Deposition of the PPy on the bamboo fibre surface was confirmed from the microscopic as well as spectroscopic observations. The nature and size of the particles incorporated over the fibre surface were investigated by scanning electron microscope (SEM) and transmission electron microscope (TEM) which indicated modifications in the surface morphology of the fibres. Fourier transform infra- red (FTIR) spectroscopy is used for determining any structural change in the bamboo fibre after incorporation of PPy. It was found that the PPy coating rendered certain drastic changes in the electrical properties of the fibres which were studied by current voltage characterization and impedance analysis in the low frequency range.

It was found that the PPy coating on the fibular structure of bamboo cellulose resulted in a PPy-cellulose bi-hybrid composite. The material produced as such can be used in conductive textiles6 due to its considerable DC conductivity and dielectric relaxation, resulting in increased AC conductivity over a useful range of operating frequency.

Oxidative polymerization of pyrrole leading to formation of a thin uniform coating of PPy over the cellulose fibre extracted from bamboo has been achieved by a process of polymerization induced adsorption [18]. On incorporation of the coating layer, composition of bamboo cellulose remains preserved, but its surface morphology and electrical conductivity are found to change drastically. Some interesting changes in these properties are observed while keeping it chemically intact. The electrical resistance decreases with increasing layer concentration while the dielectric properties exhibit strong low frequency dispersion as shown by standard conducting polymers like PPy, PAni, etc. Thus, the bamboo fibre which has characteristic Ohmic resistance like other cellulose has exhibited a changeover to CP like dielectric behavior and a remarkable AC conductance in the low frequency range, enlarging the prospect of its use as a semiconductor material in electronic industries. The main feature of this study lies in the simplicity of the technique which is successfully used for making the PPy monolayer without using any dopant and without disturbing the chemical structure of cellulose in the fibre substrate. Hence, the properties of PPy can be blended in the bamboo fibre for its potential use as conducting textile, as well as a semiconductor material in the low frequency range of AC operating voltage.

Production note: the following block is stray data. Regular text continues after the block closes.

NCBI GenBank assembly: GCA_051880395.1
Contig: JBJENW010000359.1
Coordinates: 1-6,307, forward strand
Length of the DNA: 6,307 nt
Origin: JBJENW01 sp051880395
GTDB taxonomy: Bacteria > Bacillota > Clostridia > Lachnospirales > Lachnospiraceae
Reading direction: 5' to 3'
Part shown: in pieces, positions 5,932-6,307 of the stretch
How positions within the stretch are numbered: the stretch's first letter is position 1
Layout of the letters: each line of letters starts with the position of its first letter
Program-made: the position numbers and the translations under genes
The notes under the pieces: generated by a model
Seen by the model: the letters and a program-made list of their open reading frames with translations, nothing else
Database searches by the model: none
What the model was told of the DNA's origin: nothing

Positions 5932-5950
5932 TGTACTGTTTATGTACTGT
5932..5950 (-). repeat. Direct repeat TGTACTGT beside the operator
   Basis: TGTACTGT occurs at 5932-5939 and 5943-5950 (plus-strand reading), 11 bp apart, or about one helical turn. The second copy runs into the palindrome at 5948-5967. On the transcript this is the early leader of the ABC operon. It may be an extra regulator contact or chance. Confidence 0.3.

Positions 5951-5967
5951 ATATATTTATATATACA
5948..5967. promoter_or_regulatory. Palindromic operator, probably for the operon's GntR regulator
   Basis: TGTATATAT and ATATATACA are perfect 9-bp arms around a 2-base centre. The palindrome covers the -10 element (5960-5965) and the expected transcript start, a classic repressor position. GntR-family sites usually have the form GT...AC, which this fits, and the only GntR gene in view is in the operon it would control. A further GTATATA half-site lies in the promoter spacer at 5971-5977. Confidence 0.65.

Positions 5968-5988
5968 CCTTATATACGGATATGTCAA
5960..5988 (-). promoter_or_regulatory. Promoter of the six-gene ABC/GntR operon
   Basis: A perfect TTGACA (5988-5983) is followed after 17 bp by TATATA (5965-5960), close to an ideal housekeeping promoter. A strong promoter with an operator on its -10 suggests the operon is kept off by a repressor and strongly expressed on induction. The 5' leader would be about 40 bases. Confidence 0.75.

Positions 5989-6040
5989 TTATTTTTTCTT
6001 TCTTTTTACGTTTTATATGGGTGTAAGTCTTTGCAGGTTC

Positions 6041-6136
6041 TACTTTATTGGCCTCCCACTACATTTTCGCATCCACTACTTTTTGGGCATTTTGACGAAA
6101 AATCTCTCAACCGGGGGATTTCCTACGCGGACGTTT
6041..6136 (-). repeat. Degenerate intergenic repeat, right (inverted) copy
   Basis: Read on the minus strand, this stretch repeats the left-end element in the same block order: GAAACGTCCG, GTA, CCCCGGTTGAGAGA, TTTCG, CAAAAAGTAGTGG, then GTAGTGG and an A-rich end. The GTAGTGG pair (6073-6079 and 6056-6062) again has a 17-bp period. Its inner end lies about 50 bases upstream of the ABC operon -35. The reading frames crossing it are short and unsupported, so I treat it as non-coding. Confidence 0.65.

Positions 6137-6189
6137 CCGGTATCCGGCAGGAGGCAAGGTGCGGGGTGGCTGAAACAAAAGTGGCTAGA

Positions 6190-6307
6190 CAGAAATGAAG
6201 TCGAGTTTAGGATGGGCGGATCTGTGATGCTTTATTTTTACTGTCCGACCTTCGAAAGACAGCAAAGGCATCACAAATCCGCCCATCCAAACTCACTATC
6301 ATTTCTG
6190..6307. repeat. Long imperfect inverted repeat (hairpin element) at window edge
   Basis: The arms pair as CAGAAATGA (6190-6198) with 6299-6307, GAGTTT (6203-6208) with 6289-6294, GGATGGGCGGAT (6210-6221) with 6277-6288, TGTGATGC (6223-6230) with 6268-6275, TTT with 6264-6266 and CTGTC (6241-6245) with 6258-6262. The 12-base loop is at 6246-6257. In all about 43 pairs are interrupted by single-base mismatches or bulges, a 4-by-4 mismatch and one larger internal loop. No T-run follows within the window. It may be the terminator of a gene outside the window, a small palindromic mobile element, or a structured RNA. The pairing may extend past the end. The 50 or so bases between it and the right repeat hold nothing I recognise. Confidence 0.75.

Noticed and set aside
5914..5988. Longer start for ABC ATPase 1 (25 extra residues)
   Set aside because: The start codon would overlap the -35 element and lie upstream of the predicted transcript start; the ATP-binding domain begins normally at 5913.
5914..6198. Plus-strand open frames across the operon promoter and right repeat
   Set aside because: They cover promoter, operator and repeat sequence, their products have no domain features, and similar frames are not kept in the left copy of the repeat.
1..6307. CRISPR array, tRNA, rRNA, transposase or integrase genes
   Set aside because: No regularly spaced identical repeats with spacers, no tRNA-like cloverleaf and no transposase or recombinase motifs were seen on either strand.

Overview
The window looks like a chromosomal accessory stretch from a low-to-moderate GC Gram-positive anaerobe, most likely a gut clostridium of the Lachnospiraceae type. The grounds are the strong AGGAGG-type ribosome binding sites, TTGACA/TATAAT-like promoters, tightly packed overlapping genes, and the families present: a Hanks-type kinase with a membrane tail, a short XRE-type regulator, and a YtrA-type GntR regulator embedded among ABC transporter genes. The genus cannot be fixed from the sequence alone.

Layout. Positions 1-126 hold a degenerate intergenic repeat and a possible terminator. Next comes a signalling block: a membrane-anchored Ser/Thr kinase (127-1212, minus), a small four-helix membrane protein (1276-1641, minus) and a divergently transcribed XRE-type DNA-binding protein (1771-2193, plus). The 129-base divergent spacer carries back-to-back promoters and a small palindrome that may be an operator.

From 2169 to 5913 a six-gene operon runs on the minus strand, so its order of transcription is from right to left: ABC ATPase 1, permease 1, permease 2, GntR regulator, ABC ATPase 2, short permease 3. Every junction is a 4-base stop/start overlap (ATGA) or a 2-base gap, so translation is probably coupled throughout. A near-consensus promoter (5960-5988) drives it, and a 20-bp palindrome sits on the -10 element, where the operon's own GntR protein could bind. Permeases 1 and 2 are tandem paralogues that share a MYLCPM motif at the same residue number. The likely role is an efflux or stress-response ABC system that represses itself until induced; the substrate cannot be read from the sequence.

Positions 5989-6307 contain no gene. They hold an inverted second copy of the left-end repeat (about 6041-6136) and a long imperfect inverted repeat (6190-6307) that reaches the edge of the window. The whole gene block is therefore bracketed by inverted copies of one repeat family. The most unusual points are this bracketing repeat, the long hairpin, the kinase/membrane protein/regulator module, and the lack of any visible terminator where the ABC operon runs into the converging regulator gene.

Influence of Tacing Equence on Mechanical Strength

Nowadays these are considered as one of the new classes of engineering materials due to its wide range of application domains. The interest in this type of composite materials is rapidly growing both in terms of their industrial applications and fundamental research [19]. Among natural fibres, bamboo fibre, which is extracted from bamboo plant, is one of the most favourite constituents for using as reinforcement in FRP composites. In Asia and South America, it is found in large quantities. Chemically, it consists of cellulose (73.83%), hemi-cellulose (12.49%), lignin (10.15%), aqueous extract (3.16%) and pectin (0.37%) [20,21]. Due to its high cellulose content and lower micro-fibrillar angle, it possesses very good mechanical properties9. It is quite flexible in its applications in composite industries due to its structural variation, better mechanical and thermal properties, and highly versatile nature of its extraction processes [22-24]. Compared to other synthetic fibre composites, the natural composites acquire lower modulus, lower strength and relatively poor moisture resistance properties. Therefore, in a view to improve its properties and develop superior but economical composites, these are hybridized with synthetic fibres to achieve the best properties of both [25-27]. The additions of glass fibre to pineapple leaf fibre and sisal fibre reinforced polyester have improved the mechanical properties of the composite [28]. The hybridization of bamboo fibre reinforced composites with glass fibre brought changes to their thermal as well as mechanical properties and improves its resistance to the chemicals [29-32].